]BY " MODERATO."!
On February 9th there passed away one of the finest Brass Band trainers that England has produced. I refer to the late Mr Edwin Swift, who was born at Hoyle House, Clough, Linthwaite, near Huddersfield, on the 14th of May, 1843. He followed the same occupation as his father, that of a weaver. At the age of eight years he joined a Drum and Fife Band, and a year later joined the Linthwaite Brass Band, playing second cornet. So rapidly did he progress that at the age of ten he took up the soprano cornet, and two years later became solo cornet and bandmaster. Being under the tuition (as a bandsman) of that talented Conductor, Mr Sidney Jones, young Swift made very great progress with his musical studies, and at the early age £ktwenty-three had the honour of coachrffg some of tho finest Bands in England for Contests. His greatest successes in the Contest field were with the Wyke Temperance Band, which, under his able training, won the greatest number of prizes in the United Kingdom from 18S5 till a few years ago. Mr Swift boasted frequently—and well he might— that he had not paid a penny for private tuition, nor had a penny been paid for him ; and he has undoubtedly left behind him a record that will hold a conspicuous place in the annals of Brass Band history. As an arranger of Band music, the late Mr Swift was undoubtedly in the front rank, his many arrangements being very popular both with players and listeners. His selections have of later years been used at first-class Contests all over the world, " Le Domino Noir " (one of the "tests" at Masterton last year), "Don Sebastino," " Gems of Tschaikows_y," being the principal ones, with several not yet issued. The late Mr Swift has been continually under the care of his medical adviser for the past six years, and succumbed to that fell disease cancer. He was held in very high esteem by all who came in contact with him, aud leaves behind him a record, as a Bandsman who has climbed the ladder of fame, which is worthy of emulation. In the Canterbury Times, this week, is an article reproduced from the Brass Band News, contributed by tlieir correspondent " Trotter," which is a scathing criticism on the playing of the New Zealand Bands selection (William Tell) at the great concert in Albeit Hall, in which a number of the leading English Bands also took part. "Trotter" considers that the colonial players were absolutely " no class," and in a lengthy article literally " tears them to pieces," and winds up by saying "That there were no doubt some good players with the N.Z. Band, but they should have placed themselves under the tuition of one of the best Band trainers there." (The above paragraph reminds me that in Adelaide —when on bis way home — Mr J. Ord Hume expressed the same opinioo). It is also worthy of note that at the conclusion of their playing of " William Tell," at the Albert Hall, Lieut. Herd was complimented on his interpretation, and the Band on the rendition of the selection, by Bandmaster llogan (Coldstream Guards), several members of the celebrated " Woods Orchestra," and other eminent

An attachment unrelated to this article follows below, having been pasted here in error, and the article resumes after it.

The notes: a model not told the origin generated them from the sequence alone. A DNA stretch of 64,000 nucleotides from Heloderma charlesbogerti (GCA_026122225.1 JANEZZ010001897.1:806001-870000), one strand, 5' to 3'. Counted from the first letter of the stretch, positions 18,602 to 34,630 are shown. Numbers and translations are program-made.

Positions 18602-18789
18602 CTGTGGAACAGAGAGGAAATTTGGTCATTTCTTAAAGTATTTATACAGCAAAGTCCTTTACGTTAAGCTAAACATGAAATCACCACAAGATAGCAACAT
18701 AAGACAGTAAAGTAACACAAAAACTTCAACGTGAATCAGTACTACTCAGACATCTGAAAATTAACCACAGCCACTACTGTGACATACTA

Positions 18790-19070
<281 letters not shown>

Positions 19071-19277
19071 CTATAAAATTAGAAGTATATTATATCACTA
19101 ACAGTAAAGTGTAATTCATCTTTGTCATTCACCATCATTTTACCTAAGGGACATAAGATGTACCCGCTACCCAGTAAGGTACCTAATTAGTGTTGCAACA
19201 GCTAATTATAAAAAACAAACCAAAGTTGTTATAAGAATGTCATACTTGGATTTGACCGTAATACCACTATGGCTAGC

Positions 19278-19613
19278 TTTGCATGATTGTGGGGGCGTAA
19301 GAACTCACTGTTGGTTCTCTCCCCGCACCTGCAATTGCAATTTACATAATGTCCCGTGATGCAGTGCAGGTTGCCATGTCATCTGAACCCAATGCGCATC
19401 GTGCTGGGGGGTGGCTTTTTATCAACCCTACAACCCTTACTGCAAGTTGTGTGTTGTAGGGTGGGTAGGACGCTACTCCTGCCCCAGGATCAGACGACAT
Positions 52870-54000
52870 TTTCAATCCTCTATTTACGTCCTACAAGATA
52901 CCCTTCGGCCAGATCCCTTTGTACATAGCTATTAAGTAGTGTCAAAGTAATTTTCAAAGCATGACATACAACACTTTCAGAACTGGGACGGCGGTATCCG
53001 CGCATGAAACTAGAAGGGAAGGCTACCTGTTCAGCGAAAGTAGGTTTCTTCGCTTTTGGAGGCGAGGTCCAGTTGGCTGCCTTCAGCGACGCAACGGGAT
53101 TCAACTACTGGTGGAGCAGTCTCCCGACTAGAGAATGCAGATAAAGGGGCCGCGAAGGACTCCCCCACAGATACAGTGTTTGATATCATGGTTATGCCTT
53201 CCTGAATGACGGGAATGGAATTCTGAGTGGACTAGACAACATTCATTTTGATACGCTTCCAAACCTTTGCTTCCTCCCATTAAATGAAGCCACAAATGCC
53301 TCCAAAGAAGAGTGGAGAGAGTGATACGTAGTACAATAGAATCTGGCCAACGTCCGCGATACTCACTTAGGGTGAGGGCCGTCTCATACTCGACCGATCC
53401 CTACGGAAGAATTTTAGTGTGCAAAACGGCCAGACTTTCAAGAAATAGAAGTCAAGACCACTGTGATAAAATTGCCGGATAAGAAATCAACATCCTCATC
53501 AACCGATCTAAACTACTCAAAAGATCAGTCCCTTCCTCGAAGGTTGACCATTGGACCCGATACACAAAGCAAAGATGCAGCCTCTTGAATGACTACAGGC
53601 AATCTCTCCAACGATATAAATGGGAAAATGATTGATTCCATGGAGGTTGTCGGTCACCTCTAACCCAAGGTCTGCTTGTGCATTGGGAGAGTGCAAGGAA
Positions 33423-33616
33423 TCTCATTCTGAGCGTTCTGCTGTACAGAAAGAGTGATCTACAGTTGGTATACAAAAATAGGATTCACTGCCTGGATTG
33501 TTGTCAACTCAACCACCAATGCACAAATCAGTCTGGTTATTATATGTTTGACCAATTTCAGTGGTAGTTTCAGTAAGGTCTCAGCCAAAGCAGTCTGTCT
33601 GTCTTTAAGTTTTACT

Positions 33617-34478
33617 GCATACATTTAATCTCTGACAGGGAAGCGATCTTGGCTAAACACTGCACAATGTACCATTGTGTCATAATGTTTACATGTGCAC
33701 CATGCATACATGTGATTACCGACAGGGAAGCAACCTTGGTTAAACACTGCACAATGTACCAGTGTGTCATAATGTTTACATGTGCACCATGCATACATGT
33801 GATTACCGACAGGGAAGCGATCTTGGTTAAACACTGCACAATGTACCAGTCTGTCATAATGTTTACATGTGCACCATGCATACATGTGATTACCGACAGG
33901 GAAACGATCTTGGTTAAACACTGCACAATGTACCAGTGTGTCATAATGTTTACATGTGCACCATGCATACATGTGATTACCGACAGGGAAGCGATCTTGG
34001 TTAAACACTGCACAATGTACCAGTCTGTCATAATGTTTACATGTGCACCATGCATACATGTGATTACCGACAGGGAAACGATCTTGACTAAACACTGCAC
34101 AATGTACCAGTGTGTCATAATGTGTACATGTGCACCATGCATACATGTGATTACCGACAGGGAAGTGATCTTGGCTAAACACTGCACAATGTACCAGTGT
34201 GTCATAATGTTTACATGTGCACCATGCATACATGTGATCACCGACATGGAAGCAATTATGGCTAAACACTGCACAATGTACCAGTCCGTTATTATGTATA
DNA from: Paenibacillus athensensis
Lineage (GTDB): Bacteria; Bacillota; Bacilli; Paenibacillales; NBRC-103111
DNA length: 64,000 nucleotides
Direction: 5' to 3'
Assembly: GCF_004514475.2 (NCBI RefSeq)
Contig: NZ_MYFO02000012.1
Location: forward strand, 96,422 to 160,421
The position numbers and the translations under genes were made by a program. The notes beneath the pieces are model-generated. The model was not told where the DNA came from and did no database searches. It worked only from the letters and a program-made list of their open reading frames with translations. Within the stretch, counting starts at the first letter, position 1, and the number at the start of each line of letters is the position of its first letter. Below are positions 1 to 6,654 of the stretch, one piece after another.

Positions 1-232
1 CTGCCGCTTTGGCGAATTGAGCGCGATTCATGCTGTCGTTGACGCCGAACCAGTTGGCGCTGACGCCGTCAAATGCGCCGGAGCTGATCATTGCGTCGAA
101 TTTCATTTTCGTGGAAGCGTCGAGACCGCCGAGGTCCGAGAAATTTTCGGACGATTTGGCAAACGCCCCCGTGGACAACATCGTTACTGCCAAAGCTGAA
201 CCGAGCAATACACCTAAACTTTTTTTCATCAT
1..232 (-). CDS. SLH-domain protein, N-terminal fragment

musicians. The playing of the winning band at the Botorua was very good indeed, and the Judge (Lieut. Herd) stated that the other bands played very creditably, considering that it was their first attempt at contest° work. The Waihi Band won both the selection and quickstep securing almost the maximum number of points. They were conducted by Mr C. Trussell who has taken charge of them recently. Mr Trussell and his men will, I am sure, make matters very interesting at the Auckland Contest.